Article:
It was big weekend of Ironman racing, leaving me with three events to analyse this week. I’ll get started with Ironman Switzerland. Switzerland sits somewhere in the middle of the mainland European races, neither the fastest or slowest course in the region. It carries the standard 40 Kona slots of most qualifying races and qualification is as competitive as any other European event. Age group times at this year’s race look to be slightly slower than usual.
Comparing distributions shows a more tightly bunched swim with athlete out in a shorter span than usual. This is followed by a bike and run that both trend slower than the aggregate results. So overall the race comes out slower than the norm, although not by a significant margin. As is often seen, there’s a broader spread of results around the median with more finishing towards the rear of the race than in the historical date.
|Listed Athletes||Swim Finish||Swim DNS/DNF||Bike Finish||Bike DNF||Run Finish||Run DNF||Overall DNS/DNF|
Good DNF/DNS numbers again (older results merge swim DNF and DNS numbers) that show average levels for the course. Bike and run DNFs lean towards the high side, but it’s not extreme.
That bike and run were slower than usual this year is clear from the age group medians. The difference tends to be quite small on the bike, but larger on the run. Conversely, swim medians are faster for this year’s results.
|Country||Percentage of Slots||Percentage of Field|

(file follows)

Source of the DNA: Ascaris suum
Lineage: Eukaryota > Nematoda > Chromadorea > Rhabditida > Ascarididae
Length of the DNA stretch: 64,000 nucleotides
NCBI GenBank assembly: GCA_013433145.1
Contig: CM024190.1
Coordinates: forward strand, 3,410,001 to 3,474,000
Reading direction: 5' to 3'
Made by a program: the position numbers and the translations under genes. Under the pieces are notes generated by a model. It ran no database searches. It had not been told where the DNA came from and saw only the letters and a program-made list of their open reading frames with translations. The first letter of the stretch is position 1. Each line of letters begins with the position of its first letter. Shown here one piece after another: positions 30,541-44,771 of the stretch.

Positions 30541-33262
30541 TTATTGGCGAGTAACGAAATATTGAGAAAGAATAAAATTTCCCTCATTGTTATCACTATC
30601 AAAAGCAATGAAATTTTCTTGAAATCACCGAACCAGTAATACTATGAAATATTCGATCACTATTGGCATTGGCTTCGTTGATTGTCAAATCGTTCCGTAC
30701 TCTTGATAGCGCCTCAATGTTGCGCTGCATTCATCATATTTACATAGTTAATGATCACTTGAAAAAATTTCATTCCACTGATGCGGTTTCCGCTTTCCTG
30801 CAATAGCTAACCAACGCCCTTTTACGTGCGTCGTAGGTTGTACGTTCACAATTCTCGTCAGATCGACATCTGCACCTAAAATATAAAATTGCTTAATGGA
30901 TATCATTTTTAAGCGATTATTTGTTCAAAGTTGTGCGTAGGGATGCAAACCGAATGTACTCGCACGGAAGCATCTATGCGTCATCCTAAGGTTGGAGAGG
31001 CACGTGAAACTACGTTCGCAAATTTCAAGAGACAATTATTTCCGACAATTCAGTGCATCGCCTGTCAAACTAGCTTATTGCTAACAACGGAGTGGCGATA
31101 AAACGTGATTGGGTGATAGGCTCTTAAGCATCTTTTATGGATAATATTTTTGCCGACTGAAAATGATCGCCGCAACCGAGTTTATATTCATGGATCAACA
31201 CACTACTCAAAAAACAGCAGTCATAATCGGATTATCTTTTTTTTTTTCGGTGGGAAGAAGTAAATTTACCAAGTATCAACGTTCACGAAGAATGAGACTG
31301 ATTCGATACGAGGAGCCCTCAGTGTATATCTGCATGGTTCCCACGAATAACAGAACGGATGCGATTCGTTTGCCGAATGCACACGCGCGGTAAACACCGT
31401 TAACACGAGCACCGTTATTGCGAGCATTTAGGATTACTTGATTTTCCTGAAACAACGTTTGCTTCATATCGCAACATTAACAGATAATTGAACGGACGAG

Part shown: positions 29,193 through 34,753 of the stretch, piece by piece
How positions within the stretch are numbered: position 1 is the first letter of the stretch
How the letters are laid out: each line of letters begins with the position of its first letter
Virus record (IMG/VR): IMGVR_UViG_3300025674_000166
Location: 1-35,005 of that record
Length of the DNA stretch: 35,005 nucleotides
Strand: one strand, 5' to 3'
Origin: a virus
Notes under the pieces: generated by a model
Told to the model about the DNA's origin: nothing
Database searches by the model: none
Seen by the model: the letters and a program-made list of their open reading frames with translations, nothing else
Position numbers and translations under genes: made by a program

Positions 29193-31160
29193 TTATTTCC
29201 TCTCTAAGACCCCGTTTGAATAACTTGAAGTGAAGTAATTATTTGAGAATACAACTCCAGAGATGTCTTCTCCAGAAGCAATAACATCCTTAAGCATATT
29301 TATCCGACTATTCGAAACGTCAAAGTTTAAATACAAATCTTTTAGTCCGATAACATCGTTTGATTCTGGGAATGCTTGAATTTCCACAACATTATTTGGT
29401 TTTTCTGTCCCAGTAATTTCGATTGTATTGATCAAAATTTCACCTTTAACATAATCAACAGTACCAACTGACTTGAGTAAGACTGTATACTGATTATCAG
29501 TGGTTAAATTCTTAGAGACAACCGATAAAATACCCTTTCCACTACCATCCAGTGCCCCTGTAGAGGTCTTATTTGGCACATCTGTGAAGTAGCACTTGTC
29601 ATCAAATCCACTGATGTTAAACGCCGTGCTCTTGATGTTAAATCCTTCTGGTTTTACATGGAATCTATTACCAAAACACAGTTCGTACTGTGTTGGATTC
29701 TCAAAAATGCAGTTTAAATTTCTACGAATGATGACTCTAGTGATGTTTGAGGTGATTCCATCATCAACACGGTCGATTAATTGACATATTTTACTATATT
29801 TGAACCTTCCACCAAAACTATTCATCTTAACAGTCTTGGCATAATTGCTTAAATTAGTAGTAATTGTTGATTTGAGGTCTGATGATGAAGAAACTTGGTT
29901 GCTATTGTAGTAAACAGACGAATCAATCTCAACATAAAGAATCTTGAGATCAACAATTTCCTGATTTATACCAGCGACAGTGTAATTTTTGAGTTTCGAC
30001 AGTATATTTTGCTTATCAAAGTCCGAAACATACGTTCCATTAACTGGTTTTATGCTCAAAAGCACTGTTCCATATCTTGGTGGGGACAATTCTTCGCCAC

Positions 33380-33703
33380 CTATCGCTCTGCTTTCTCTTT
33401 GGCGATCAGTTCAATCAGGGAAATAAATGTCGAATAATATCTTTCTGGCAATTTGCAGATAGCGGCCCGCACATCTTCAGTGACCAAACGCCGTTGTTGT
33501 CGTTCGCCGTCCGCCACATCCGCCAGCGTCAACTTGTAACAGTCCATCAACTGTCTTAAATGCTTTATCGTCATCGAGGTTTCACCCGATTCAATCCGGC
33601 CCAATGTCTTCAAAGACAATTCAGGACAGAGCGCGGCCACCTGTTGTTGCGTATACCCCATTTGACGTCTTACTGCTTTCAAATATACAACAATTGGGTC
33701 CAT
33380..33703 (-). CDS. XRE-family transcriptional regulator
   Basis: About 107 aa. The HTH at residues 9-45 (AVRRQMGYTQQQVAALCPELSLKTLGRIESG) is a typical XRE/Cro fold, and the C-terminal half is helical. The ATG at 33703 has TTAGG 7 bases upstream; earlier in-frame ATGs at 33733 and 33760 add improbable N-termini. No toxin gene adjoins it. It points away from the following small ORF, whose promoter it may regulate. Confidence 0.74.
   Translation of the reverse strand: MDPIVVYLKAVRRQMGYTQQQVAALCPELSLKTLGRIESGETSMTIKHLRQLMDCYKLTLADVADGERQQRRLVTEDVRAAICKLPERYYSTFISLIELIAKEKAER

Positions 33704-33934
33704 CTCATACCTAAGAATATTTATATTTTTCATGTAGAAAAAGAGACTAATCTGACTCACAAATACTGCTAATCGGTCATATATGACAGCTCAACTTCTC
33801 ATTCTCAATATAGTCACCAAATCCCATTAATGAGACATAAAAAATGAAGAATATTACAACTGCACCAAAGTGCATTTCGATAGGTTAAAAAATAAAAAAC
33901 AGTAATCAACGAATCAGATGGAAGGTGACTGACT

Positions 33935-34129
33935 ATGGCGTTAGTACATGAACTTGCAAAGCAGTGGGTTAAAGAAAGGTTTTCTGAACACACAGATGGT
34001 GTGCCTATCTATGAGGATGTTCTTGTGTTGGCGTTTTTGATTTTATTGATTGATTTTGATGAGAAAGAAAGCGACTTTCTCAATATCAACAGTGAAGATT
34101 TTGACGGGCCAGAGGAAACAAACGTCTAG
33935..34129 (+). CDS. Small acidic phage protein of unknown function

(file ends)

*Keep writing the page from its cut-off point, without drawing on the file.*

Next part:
A wide spread of nationalities raced in Switzerland with the three largest groups taking most of the slots.
Tracking positions across age groups generally shows a slowing for times at this year’s race. This is more pronounced further back in the race than at the front of each age group. The times are not the slowest, but put this year towards the slow end. I’d note that entry numbers are lower for the last two years and this may mean the field has changed with more middle of the pack athletes and fewer potential front of pack athletes. Even if this is the case, the limited change at the front of the age groups shows that qualifying remains unchanged.
|Slots||Winner||Average Kona Qualifier||Final Qualifier|
Based on the results I’ve estimated the slot allocation in Switzerland and from that the times that would automatically qualify you in each age group. Actual numbers may vary from this and roll down will influence the qualifying times. If you want to see more data on qualifying times at Ironman Switzerland and other races, check out my Kona qualification page.
For most age groups this year’s results do track behind the top 20 average. As noted before, when you look at the top 3 the difference tends to be minimal, but over the 20 times were generally slower than average. How much of this is down to conditions on the day and how much reflects the competitiveness of a smaller field is hard to say.
You can access a spreadsheet of the full results from Ironman Switzerland 2017 on my Google Drive.
A growing collection of results and statistics for the whole Ironman race calendar.
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